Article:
Schools broke up for summer last week, halting the spread of the virus in classrooms. This also led to a drop in testing, as secondary school children are no longer required to do lateral flow tests twice a week. 

However, this drop in daily testing cannot entirely explain the vast reduction in cases.

Those who have caught Covid for the second time are not being included in the daily totals, but these reinfections currently make up only around one in 200 positive tests, meaning they would add only a few hundred cases to the daily count.

END OF THE EUROS

Football didn't come home in the end, but the Euros are thought to have triggered a significant surge in cases as millions gathered indoors to cheer on Gareth Southgate's side

Football didn't come home in the end, but the Euros are thought to have triggered a significant surge in cases as millions gathered indoors to cheer on Gareth Southgate's side.

In the two weeks to July 11 – when England lost to Italy in the final – cases almost doubled. For the first time since the pandemic began, a significant gender gap emerged, with men in their 20s by far the most likely group to test positive.

Scientists say this may have been a blessing in disguise as it 'effectively immunised a lot more younger people who wouldn't otherwise have come for or been available for a vaccine'.

WEATHER

Summer provides a 'natural firebreak' against the virus as people gather outdoors where it rarely spreads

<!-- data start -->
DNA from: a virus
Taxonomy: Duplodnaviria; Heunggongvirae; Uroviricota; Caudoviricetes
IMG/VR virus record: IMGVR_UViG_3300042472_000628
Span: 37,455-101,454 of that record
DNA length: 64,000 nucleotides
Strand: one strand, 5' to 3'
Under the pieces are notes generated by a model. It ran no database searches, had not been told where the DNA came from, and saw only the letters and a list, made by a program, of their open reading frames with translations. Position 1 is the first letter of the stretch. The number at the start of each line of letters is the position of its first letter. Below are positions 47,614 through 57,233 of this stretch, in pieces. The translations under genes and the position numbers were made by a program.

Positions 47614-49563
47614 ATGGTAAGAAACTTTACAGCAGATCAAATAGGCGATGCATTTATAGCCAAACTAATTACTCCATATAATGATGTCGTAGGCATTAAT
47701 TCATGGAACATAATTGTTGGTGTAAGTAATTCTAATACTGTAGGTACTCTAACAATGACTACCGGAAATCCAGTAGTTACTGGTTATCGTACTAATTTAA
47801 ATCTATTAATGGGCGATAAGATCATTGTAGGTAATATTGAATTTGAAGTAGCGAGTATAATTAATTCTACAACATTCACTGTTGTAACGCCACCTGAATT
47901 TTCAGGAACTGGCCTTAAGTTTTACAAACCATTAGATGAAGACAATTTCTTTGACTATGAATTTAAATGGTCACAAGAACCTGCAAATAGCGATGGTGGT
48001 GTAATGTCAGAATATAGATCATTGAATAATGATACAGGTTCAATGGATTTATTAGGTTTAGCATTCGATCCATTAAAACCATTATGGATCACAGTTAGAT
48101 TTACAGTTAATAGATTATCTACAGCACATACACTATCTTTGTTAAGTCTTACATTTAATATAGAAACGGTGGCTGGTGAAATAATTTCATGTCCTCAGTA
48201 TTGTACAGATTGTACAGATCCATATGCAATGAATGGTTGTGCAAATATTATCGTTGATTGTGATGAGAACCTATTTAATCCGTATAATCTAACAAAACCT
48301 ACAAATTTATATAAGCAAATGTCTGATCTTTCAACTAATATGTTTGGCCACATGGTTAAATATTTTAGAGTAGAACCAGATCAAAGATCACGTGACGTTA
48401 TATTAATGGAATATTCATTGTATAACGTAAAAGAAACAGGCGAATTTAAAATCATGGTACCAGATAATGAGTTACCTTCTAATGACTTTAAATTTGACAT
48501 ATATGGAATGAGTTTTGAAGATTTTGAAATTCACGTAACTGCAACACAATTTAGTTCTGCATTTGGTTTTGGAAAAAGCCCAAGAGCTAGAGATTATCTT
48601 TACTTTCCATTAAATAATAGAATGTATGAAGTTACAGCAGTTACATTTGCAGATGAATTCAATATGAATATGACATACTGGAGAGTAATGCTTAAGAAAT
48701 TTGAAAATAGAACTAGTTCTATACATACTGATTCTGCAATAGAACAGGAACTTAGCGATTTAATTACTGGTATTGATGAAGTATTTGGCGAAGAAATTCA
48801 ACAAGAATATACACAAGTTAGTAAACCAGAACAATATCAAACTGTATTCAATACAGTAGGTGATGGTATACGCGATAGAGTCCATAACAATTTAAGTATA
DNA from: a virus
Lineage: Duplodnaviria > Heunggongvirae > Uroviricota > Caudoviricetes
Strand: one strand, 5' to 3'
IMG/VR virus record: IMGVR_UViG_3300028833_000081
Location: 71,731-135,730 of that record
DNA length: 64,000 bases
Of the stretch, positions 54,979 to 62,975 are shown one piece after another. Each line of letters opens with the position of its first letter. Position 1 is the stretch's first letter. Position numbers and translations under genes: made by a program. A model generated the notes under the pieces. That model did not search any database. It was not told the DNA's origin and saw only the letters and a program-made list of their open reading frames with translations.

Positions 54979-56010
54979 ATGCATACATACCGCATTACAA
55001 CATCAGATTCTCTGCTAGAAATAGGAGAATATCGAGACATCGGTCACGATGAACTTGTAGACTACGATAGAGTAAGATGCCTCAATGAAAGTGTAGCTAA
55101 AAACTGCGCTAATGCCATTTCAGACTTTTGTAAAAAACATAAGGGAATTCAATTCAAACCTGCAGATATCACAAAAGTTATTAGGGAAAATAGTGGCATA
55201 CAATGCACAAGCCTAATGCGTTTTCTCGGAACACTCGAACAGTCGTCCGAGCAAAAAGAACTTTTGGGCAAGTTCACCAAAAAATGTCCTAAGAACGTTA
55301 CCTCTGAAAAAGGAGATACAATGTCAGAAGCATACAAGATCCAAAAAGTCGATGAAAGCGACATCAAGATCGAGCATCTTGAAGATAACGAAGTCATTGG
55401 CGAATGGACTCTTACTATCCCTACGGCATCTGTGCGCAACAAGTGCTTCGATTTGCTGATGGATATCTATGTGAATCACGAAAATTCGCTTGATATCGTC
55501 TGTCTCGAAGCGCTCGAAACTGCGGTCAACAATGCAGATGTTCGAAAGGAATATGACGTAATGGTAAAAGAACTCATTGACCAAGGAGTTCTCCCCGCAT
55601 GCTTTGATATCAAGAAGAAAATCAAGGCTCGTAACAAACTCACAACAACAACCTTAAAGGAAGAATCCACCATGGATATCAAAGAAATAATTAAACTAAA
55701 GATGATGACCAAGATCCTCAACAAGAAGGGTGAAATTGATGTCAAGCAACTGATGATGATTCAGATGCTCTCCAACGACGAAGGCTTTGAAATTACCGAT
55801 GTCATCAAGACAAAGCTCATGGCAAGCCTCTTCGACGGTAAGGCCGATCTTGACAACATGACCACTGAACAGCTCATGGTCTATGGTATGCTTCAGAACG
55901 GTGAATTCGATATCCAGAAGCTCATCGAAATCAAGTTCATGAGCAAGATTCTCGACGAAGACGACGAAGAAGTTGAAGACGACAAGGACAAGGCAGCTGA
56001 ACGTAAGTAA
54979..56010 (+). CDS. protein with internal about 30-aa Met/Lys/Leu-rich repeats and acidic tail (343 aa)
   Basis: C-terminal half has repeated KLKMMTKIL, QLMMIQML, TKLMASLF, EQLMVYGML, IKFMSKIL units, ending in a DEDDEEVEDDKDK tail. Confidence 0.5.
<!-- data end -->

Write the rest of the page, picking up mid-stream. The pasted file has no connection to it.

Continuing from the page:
Summer provides a 'natural firebreak' against the virus as people gather outdoors where it rarely spreads. 

Before the storms of the weekend, Britain had enjoyed a sustained period of hotter, sunnier weather which may have contributed to the decline in spread. 

However, officials fear that Covid could return with a vengeance when it gets colder, taking advantage of cosy indoor gatherings with poor ventilation. Scientists warn that the UK is facing a 'triple threat' of flu, Covid, and resurgent respiratory viruses this winter.

PINGDEMIC

It may have ground the economy to a standstill, but the 'pingdemic' has also effectively placed millions in lockdown once again, cutting the spread of the virus

It may have ground the economy to a standstill, but the 'pingdemic' has also effectively placed millions in lockdown once again, cutting the spread of the virus. 

Dr Stephen Griffin, from the University of Leeds, said the huge numbers self-isolating 'could have a direct impact upon transmission'.

The public also appear to have heeded warnings from scientists and are taking things much more cautiously than before the pandemic. 

Many are still working from home and measures such as wearing masks on public transport have helped to control the spread of the virus.

BUT IT'S NOT OVER YET…

FREEDOM DAY

Scientists say we won't know the impact of 'Freedom Day' on infection levels until the end of this week. Scrapping compulsory face masks and allowing mass gatherings are all likely to have increased spread among young people. 

It means the bleak predictions of 100,000 cases a day may still be realised.

HOSPITAL PRESSURES

Despite warnings from Sage, it seems unlikely Covid admissions will get close to January levels – when there were nearly 40,000 in hospital. 

But health chiefs have warned that even a small rise in hospitalisations could put the NHS under severe strain, potentially requiring another lockdown. 

Last night NHS Providers, which represents hospital trusts, said the health service was already as stretched as it was in January.